• In reply to #2 by Negasta:
      >

      Using fusion has the potential to slow down or even halt the warming of our planet. We have enough Deuterium and Tritium in our oceans to provide power for many millennia and the only waste product will be harmless Helium-4. If we can eventually exploit the He-3 in the regolith of the moon, we will effectively have an infinite source of clean energy.

      We could also extract Deuterium and Tritium from huge quantities of cometary ice in the outer Solar-System and from water ice on moons of the gas giant planets.

      We could also use it in fusion drives for interplanetary travel, and hopefully to move to the moons of the outer planets, before the Sun expands in to a Red Giant Star and fries the Earth.

      Eventually exiting the Solar-System to look for new worlds in our merged expanded galaxy in about 5 billion years. Perhaps a lot sooner! – if we can get our act together, and avoid self extinction, or regressing into primitive tribes, in the nearer future.

      I explained the present state of the technology here:-

      http://www.richarddawkins.net/news-articles/2012/12/19/tau-ceti-s-planets-nearest-around-single-sun-like-star#comment-box-17

      http://www.richarddawkins.net/news-articles/2012/12/19/tau-ceti-s-planets-nearest-around-single-sun-like-star#comment-box-6

      http://www.richarddawkins.net/news-articles/2013/3/21/voyager-1-space-probe-reaches-outer-fringe-of-solar-system?category=Science#comment-box-28

      • In reply to #21 by JDBishop5:

        A little heavy on the racist peddle there Negasta.

        Islam isn’t a race, it is an extremely noxious and repugnant religion, that is practiced by people of every shade of skin colour. It is the tenets of Islam that I loathe, not the skin colour of its practitioners.

        In reply to #22 by Prassy90:

        @Negasta. Don’t put the blame on charity and alleviating hunger. There is a hindu temple here in southern India where the average daily donation to the temple’s treasury, by devotees tops 250 to 500 thousand U.S dollars a day. The net donation by devotees in 2011 alone set a record of 275 million U….

        You’ll hear no argument from me that it as an obscene misapplication of funds and energy to give such vast sums to temples and thereby enrich the robed charlatans that run them. The Bill Gates point was just the first thing that came to mind when I wrote my original post.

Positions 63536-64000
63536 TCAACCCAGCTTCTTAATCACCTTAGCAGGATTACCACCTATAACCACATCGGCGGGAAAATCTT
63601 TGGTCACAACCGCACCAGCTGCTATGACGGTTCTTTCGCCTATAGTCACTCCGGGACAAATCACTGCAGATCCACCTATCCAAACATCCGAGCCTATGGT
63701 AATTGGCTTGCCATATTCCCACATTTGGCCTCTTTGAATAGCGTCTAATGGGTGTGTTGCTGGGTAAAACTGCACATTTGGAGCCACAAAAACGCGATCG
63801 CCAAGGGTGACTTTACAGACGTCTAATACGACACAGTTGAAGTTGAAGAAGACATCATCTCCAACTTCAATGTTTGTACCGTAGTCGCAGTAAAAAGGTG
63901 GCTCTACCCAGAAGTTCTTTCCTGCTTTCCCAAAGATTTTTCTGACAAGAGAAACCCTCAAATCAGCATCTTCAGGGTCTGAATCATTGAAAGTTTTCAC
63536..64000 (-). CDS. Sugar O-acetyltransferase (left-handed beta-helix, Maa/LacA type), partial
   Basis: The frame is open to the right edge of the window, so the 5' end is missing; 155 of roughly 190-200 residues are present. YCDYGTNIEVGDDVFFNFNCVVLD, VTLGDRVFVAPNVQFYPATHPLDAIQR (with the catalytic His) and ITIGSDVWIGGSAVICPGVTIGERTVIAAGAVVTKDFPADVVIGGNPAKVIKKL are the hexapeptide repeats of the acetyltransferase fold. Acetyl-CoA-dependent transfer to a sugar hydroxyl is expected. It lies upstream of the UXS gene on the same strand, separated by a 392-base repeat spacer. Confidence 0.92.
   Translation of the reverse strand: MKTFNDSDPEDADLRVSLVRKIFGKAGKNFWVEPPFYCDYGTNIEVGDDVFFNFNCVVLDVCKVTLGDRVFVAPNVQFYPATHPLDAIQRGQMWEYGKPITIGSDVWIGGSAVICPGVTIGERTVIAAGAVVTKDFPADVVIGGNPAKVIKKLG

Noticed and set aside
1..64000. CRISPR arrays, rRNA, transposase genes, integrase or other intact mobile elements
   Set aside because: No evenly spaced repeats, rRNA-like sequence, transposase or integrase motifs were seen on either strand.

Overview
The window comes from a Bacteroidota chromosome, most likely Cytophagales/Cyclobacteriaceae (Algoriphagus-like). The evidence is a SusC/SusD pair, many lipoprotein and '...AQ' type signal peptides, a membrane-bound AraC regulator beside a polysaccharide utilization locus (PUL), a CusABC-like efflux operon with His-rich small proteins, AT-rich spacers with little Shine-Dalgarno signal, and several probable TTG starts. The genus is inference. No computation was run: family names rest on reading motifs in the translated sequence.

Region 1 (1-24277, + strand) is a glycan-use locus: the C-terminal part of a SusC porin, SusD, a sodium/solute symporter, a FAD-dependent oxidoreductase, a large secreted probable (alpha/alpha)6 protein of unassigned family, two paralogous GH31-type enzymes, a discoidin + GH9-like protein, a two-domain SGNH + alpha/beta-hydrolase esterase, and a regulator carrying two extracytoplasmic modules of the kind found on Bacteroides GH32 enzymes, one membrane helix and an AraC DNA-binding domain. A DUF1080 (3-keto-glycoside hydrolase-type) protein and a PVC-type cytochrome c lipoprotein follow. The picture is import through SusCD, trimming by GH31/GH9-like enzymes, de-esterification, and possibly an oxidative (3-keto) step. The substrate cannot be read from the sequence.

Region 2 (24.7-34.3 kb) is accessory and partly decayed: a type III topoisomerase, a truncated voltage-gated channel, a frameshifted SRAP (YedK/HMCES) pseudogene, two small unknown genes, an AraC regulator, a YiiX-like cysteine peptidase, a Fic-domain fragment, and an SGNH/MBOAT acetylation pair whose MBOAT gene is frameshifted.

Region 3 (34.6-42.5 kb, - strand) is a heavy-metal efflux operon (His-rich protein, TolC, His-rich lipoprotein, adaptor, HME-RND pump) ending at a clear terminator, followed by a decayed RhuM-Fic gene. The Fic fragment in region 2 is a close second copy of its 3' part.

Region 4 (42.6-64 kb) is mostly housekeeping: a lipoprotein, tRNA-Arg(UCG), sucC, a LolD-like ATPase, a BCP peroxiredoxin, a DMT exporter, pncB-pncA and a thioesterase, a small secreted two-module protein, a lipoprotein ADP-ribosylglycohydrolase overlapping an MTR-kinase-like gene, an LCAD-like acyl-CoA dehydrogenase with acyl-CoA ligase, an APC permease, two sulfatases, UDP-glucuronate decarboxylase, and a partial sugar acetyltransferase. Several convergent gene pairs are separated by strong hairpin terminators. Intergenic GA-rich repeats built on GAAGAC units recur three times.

2. “Giant Pencil Created By Scientists!”

    But, seriously, I thought there was a looming helium shortage. What will the fusion process use for fuel?

    Never mind… just answered my own question. D’oh! Helium balloons for everyone!

    Steve

  3. In reply to #4 by Nunbeliever:

    In reply to #2 by Negasta:

    If I were Bill Gates, I would have given a huge chunk of change from the Bill and Melinda Gates Foundation to people researching fusion power. Alleviating hunger and disease now won’t do a lick of good in the long run if half the farmland on Earth is made useless by Globa…

    Small correction, it already is a weapon. That is what the hydrogen bomb is all about.

    • In reply to #6 by Sheepdog:

      Small correction, it already is a weapon. That is what the hydrogen bomb is all about.

      H-Bombs do use Tritium as fuel for their fusion stage, but you still need to detonate a conventional plutonium cored implosion warhead to heat and compress the tritium and deuterium enough to cause it to fuse. All the energy is released in a tiny fraction of a second, making it great for vaporizing cities, but useless for power generation. The trick is to get the tritium and deuterium to fuse in a slow and controlled manner, while releasing enough energy to sustain the reaction. This has yet to be achieved.

    • In reply to #6 by Sheepdog:

      In reply to #4 by Nunbeliever:

      In reply to #2 by Negasta:

      If I were Bill Gates, I would have given a huge chunk of change from the Bill and Melinda Gates Foundation to people researching fusion power. Alleviating hunger and disease now won’t do a lick of good in the long run if half the farmland o…

      Well, yes. But you still need a fission explosive to trigger the fusion.

  4. I find this sort of thing incredibly exciting. I may not live to see the amazing Ian M Banksesque future this promises, but someone will!

    That said I have watched too many Bond films to see the phrase ‘their giant laser’ without thinking, ‘It’s not a proper giant laser unless it’s in a hollowed out volcano with lots of little buggies full of henchmen and scientists in white coats buzzing about.’

  5. In reply to #9 by mmurray:

    Does anyone have an informed opinion on the merits of fusion version thorium fission and on which is easier to get up and running soon? Thanks.